Journalists are not the only ones who were willing to swallow such an extreme story. The original Rolling Stone article went viral when it was published, attracting 2.7 million views online. The article arrived amid an intense debate about the way colleges handle rape allegations, spurred by numerous federal investigations, a Columbia student who responded to what she saw as a miscarriage of justice with a high-profile performance art project, and a White House initiative with prominent sports and celebrity endorsements. Given the context, there was a large audience primed to swallow the Rolling Stone’s faulty journalism whole.

We are approaching an era where college sexual assault cases may become as much an item of hysteria as the daycare sexual assault mania of the late 1980s and early 1990s. There are proposals being floated that colleges mete out their own punishments, independent of the courts. A recent opinion piece in The New York Times revisited an on-campus assault the author reported in the 1990s, in which the criminal charges against the man she accused of raping her were dismissed, but a university panel found him responsible for the assault (though his punishment was limited to a reprimand via letter in his file). The author wrote, “The burden of proof in a criminal trial is often unattainable in typical sexual assault cases, where the assault occurs between people who know each other, in private quarters with no witnesses, often with alcohol involved […] The burden of proof on college campuses, typically framed as a preponderance of evidence, is more realistic.”

In other words, the answer is not to improve how campus assaults are handled by the criminal justice system; the answer is to force universities into the position of making up for any miscarriage of justice, preferably by expelling the accused student on weaker evidence than a court would require before imposing even a sentence of probation or community service, let alone jail time.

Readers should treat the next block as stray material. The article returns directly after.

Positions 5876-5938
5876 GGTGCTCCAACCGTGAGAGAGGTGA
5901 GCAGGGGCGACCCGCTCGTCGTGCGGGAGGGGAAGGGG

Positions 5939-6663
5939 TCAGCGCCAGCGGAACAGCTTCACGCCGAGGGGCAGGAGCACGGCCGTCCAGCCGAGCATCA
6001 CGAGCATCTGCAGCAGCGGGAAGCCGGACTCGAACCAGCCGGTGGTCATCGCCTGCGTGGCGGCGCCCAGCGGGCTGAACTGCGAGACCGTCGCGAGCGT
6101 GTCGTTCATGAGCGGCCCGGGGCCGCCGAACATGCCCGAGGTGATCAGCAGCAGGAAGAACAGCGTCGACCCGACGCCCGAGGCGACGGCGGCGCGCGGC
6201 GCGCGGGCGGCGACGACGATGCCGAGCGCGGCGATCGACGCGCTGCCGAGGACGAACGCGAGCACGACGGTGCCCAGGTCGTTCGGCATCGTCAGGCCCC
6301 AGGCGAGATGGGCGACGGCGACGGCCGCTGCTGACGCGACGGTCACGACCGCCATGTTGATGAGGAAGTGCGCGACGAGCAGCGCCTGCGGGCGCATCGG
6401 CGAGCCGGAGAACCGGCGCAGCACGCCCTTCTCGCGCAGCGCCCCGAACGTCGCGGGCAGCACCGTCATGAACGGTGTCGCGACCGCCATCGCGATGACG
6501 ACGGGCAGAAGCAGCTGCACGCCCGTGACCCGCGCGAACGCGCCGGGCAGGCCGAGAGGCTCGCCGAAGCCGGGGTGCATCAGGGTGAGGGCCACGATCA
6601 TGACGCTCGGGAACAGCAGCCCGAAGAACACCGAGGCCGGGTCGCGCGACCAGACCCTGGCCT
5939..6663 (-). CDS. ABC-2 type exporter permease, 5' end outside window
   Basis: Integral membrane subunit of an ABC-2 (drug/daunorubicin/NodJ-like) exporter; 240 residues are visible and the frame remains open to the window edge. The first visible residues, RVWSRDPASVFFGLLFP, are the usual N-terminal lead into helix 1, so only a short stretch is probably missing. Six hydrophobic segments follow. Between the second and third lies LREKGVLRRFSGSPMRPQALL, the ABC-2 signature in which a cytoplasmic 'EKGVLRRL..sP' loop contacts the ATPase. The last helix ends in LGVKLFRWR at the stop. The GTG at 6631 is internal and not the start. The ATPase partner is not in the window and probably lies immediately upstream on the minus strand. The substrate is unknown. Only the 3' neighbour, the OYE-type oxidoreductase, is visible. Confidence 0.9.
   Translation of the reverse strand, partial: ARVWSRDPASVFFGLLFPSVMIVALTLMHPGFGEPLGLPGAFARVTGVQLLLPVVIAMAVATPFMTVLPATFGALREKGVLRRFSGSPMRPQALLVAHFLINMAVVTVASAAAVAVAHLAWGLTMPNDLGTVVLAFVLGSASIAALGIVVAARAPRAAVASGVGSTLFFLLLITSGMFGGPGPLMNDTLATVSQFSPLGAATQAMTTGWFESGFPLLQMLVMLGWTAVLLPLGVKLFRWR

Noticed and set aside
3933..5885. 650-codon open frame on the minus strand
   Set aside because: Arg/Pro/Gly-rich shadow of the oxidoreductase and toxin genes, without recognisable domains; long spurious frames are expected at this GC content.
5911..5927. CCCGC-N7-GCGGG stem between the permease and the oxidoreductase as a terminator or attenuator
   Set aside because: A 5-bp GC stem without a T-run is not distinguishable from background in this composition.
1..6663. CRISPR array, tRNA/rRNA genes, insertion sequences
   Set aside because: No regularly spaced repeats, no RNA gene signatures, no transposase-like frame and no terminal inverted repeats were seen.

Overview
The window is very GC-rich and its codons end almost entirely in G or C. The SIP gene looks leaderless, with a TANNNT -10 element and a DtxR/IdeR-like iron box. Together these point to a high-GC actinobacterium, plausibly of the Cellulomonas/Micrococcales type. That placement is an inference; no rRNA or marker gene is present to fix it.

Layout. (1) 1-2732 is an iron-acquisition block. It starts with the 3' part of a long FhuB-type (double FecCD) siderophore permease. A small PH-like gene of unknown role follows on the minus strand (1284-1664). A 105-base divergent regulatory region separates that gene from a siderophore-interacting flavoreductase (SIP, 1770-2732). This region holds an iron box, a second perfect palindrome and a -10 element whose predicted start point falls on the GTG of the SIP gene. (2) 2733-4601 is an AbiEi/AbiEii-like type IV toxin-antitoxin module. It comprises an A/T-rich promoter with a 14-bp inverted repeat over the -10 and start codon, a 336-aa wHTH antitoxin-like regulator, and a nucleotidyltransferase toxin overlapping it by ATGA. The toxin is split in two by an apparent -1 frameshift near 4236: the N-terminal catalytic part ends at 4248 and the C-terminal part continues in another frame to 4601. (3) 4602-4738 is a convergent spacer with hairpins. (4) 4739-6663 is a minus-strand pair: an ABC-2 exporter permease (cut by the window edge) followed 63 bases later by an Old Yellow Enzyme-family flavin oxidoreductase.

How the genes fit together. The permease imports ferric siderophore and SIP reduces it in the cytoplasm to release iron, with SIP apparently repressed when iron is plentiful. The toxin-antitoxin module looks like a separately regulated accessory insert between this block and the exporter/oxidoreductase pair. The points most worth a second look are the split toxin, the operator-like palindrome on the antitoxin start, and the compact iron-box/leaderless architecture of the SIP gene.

So if you, young man, are accused during your senior year, you may be expelled from a school in which you have invested hundreds of thousands of dollars, after a proceeding in which none of the standard rights of due process, effective counsel or cross-examination of witnesses may apply. Good luck transferring to a similarly prestigious campus, in hopes of at least completing your degree, under those circumstances.

Sexual assault is a vicious crime that demands - and receives - severe punishments. These include, in many cases, lifetime inclusion on sex offender registries. Such penalties should be meted out only with strict protections for the rights of the accused parties. Campuses are utterly unequipped to provide such protections, just as they are utterly unequipped to investigate and prosecute such crimes. If we want to take any lingering stigma out of suffering a sexual assault (and I don’t know why anyone today would consider it worthy of stigma), if we want victims to really believe that nobody sees them as somehow responsible for what has happened, we ought to start by applying the same principles of law and journalism to sexual assault that we apply to any nonsexual, physical assault that happens in a public park or a backstreet alley. Or a college dormitory, for that matter.

In a less hysterical era, we would demand colleges immediately report allegations of sexual assault to the criminal authorities, just as we demand such reporting from teachers and doctors when there is evidence that a minor is a victim. But if the federal government requires campuses to set up a parallel court system, then everyone who sets foot on those campuses had better be prepared to practice safe sex - with all the documentation they can muster.